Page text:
LONDON, Dec 10- Gold hit a three-week high on Tuesday, with buyers emboldened in thin trade by dollar weakness and a growing view that U.S. monetary stimulus reduction would probably require additional positive economic data. It was last up 1.8 percent at $1,263.39 an ounce by 1541 GMT, while U.S. gold futures for February delivery were $29.80 higher at $1,263.10..» Read More
A look at how widespread drought conditions are fueling higher corn prices and how to trade it, with Matthew Pierce, GrainAnalyst.com.
A look at why steak prices may be set to soar, with Lindsay Davis, Alamo commodities president.
Bill Gross, manager of the world’s largest bond fund for Pimco, has admitted that it was a mistake to bet so heavily against the price of US government debt.
Some European financial institutions should have taken bigger losses on their Greek government bond holdings in recent results announcements, according to the body that sets their accounting rules in a letter seen by the FT.
From physical coins to futures, options, and ETFs -- reporter Bob Pisani breaks down the how and where to invest in gold.
CNBC's Jim Cramer shares the largest oil play discovered in the last 40 years and the Squawk news team take a look at the issues on the Street today.
Short sellers and securities lenders have remained calm in spite of controversial short selling bans for bank stocks introduced in Europe this month, the FT says.
"We benefitted from good pricing first half prices were up very significantly and production was up some 7 percent at 5.85 million tons and in our business production is a leverage," Mike Salamon executive chairman at New World Resources told CNBC. He added the third quarter would see a fractional decline in pricing for coal but was still strong while discussions in the Far East for coking coal were around £300 a ton which was relative to $315 a ton for the third quarter.
A check on the market buzz from the floor ahead of the bell, with Michael Shea, Direct Access Partners managing partner.
Companies face a scramble to hire talented executives with Chinese experience to join their boards as the focus of UK business shifts increasingly towards the east, the FT reports.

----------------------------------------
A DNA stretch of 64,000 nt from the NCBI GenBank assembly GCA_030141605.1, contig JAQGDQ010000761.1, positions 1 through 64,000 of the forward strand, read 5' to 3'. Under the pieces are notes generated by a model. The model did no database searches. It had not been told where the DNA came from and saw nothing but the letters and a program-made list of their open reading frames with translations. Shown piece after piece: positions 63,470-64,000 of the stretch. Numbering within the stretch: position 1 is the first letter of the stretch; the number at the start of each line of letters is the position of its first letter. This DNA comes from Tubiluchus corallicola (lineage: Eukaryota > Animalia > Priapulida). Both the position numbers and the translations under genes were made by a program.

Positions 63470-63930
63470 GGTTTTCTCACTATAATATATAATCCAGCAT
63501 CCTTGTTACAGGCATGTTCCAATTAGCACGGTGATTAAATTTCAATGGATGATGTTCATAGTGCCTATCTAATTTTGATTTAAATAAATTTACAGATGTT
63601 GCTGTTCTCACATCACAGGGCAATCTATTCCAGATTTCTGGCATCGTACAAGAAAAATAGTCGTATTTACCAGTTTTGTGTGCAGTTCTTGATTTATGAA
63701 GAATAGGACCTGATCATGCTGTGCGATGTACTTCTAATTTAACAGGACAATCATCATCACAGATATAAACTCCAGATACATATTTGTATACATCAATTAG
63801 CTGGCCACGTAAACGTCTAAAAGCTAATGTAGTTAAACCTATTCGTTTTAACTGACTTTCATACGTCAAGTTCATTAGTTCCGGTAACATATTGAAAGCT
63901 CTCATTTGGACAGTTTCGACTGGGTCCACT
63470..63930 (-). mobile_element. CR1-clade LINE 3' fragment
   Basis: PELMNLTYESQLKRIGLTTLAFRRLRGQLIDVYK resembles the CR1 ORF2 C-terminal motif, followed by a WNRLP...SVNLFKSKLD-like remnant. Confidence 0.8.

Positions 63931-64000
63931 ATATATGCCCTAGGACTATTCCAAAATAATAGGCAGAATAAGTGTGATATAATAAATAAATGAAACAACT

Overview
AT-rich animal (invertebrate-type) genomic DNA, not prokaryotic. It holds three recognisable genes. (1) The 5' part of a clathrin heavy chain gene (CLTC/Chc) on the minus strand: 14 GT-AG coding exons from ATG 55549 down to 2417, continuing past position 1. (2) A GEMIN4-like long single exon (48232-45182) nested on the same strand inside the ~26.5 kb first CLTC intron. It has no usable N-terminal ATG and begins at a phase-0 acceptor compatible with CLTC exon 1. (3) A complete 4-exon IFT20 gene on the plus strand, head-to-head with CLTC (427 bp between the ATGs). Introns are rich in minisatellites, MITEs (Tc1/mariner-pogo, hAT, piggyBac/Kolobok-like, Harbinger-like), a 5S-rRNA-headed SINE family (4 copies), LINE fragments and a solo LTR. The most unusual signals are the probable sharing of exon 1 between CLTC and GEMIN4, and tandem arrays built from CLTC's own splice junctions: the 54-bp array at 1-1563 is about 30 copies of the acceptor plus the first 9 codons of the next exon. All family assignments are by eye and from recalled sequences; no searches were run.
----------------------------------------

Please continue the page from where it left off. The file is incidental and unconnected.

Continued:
Wall Street is on track to begin the week with a rally at the open, with Squawk on the Street's Melissa Lee & Jim Cramer.
Some of Britain’s biggest banks have begun quietly ridding themselves of billions of pounds of assets they have found difficult to sell following the financial crisis, moving them off their balance sheets and into staff pension funds, the FT reports.
Despite the widespread gloom, the consensus is that Britain will not re-enter a recession, Norma Cohen writes in the FT.
Banking regulators should consider temporarily lowering capital requirements in an effort to boost the feeble supply of credit to the economy, according to a top official at the Bank of England, the FT reports.
There is an overreaction to problems in the financial sector and investors need to look at the fundamentals. Discussing the challenges facing the sector and whether it's time to buy bank stocks, with Robert Albertson, Sandler O'Neill, and Byron Wien, Blackstone Advisory Partners vice chairman.
All eyes are still on Europe. A preview on the morning's trading action before the opening bell, with Jeff Kilburg, Treasury Curve.
Star banker Todd Edgar and his team of nearly a dozen fellow commodities traders are to leave Barclays as part of a stream of cuts designed to shed overheads and put the UK bank on target to hit profit targets, reports the FT.
CNBC's Bertha Coombs takes a look at the energy markets.
The Olympic Village has been sold to a Qatari-backed consortium for 557 million pounds ($906 million), in a deal that sets out the long-term development of one of the key assets of the Olympic Park.
US Treasury yields have fallen below a scenario used by the Federal Reserve to stress test banks, raising concerns about the financial sector’s resilience to the unusual interest rate environment caused by the rush for safe haven debt, the FT reported.